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Open Source Software

By: Shane Dempsey
By now, most Internet users have heard something about ‘open source’ software or the ‘open source’ initiative. For many, the idea that some programmers are willing give away their programs for free to anyone (usually via the Internet) seems a bit strange at first. Non-technical users often wonder about the meaning of these words and how members of the ‘open source community’ can religiously revere them. Many people already use open source software. The Linux operating system (www.linux.org) is perhaps the most famous and vocal open source project. Web users utilise open source software whether they know it or not. They download web pages from web servers and the most popular web server is developed by the Apache open source project (www.apache.org). Similarly, a large proportion of email on the Internet is handled by sendmail (www.sendmail.org), an open source mailing system. Therefore, in many ways, the Internet itself is built on a series of foundation blocks that are open source software projects.
Most software is developed in high level languages (e.g. C++, C, Delphi) and then converted into a binary version for distribution and sale. In order to make changes to the software, programmers need access back to the original source code in the high level language. In traditional software development, the company who developed the software jealously guards this source code. They then release updates fixing bugs (errors) or adding new features, often for an additional upgrade fee. Open source software is very different. Any programmer can download the source code and change it. Companies who work in this area make money by selling a service based around the software, rather than the software itself. However the concept is a bit more complex that just freely available source code. The authoritative definition of open source can be found here, it covers these points:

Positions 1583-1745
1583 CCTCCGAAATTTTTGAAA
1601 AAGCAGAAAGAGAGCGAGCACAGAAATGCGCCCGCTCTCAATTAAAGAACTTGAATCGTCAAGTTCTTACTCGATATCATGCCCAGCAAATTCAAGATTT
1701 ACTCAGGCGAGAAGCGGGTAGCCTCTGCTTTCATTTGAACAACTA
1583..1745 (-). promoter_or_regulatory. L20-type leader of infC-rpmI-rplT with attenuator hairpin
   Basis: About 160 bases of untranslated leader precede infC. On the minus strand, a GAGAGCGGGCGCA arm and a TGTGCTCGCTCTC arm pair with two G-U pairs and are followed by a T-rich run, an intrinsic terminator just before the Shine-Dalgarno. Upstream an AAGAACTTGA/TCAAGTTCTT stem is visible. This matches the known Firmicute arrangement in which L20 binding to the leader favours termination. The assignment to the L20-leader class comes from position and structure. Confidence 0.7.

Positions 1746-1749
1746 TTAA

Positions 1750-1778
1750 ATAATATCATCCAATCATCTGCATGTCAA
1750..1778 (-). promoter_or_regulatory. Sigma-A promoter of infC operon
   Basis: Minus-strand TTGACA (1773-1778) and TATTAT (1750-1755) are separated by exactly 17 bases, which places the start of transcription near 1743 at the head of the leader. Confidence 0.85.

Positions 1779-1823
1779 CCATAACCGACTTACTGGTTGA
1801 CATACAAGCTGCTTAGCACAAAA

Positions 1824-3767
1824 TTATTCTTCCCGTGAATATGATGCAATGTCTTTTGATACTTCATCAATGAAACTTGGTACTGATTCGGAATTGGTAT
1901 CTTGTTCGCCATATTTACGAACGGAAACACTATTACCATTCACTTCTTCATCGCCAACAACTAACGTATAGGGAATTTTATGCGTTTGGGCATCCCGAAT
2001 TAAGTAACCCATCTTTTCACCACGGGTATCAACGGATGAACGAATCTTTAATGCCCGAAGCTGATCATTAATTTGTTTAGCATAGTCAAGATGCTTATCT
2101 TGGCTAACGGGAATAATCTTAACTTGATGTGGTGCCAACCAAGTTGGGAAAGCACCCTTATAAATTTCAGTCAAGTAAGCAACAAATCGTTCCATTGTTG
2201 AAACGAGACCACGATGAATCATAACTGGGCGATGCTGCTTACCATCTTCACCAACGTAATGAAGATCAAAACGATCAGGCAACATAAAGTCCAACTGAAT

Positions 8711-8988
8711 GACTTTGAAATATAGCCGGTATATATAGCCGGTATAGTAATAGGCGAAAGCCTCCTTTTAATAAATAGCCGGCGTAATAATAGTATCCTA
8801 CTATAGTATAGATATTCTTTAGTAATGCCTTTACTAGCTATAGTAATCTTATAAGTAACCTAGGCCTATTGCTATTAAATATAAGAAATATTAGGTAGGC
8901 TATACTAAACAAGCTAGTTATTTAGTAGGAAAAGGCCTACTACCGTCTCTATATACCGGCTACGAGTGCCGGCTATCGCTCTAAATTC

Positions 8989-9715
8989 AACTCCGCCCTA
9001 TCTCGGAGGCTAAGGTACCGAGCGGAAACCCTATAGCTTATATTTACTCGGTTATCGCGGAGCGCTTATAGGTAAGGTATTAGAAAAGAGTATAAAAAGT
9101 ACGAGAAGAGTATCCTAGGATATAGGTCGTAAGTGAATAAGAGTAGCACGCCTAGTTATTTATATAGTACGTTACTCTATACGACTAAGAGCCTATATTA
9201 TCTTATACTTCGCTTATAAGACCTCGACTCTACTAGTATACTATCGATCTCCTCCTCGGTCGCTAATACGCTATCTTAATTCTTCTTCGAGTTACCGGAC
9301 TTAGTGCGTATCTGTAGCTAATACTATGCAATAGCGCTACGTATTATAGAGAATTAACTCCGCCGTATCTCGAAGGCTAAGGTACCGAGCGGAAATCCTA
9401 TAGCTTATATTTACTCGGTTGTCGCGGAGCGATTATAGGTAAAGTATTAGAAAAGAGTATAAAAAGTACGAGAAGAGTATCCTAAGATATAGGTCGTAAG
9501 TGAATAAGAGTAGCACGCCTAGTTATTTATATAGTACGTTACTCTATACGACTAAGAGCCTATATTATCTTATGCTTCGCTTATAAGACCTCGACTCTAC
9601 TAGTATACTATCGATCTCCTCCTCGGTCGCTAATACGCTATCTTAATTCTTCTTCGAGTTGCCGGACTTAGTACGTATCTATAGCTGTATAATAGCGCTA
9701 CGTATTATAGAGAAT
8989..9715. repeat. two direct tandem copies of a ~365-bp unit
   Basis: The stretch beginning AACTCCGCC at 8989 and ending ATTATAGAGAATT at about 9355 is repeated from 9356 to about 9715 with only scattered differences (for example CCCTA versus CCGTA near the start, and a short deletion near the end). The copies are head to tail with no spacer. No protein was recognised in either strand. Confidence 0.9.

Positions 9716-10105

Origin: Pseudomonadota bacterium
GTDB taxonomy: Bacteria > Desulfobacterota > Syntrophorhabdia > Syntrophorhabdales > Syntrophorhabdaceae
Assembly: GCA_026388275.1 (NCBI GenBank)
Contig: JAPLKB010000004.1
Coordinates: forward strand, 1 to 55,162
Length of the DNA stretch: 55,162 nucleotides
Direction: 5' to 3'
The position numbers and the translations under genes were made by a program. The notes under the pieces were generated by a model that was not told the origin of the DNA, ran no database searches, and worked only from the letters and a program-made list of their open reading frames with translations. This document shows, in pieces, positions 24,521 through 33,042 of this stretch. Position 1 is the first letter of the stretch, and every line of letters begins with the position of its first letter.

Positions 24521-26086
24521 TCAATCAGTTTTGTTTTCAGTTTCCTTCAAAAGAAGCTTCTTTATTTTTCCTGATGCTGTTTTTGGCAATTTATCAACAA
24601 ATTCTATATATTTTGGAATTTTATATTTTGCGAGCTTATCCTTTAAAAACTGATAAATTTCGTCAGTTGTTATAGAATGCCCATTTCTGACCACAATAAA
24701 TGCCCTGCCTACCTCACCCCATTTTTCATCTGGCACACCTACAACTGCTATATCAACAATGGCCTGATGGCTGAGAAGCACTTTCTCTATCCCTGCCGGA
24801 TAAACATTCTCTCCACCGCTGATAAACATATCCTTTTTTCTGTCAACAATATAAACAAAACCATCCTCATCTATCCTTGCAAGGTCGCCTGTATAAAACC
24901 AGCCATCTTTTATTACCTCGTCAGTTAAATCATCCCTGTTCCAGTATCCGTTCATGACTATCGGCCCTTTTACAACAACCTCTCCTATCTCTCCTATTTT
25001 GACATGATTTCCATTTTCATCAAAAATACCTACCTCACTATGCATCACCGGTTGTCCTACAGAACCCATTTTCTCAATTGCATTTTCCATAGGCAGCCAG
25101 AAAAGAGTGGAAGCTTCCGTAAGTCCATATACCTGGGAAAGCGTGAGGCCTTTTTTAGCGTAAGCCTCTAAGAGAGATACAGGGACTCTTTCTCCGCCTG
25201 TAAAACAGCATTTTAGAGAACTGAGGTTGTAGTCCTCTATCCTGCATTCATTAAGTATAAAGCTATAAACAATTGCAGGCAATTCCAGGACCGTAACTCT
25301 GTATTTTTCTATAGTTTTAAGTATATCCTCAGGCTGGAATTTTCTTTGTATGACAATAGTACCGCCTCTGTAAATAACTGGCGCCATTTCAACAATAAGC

* Free distribution – The source code or software itself may be included in another project and freely distributed without restriction or royalty payments to the authors.
* Source Code – The complete source code must be openly, freely and publicly available.
* Derived works – The open source license must allow derived works. These may be distributed under the same terms as the original software.
* Integrity of the author’s source code – The author may restrict distribution of modified code to publicly available ‘patches’ or may require a different name or version number for the modified code.
* No discrimination again persons or groups – “The license may not discriminate against any person or group of persons”
* No restriction of field of endeavour – The code may be used by any project regardless of the field of endeavour.
* Distribution of license – The rights with which the software is distributed apply after redistribution to additional parties without requirement for an execution of the license agreement for those parties.
* License must not be specific to a product – The license should not depend on the software being part of another software program. For example, an open source part of a commercial project may be extracted and used under the terms of its original open source license.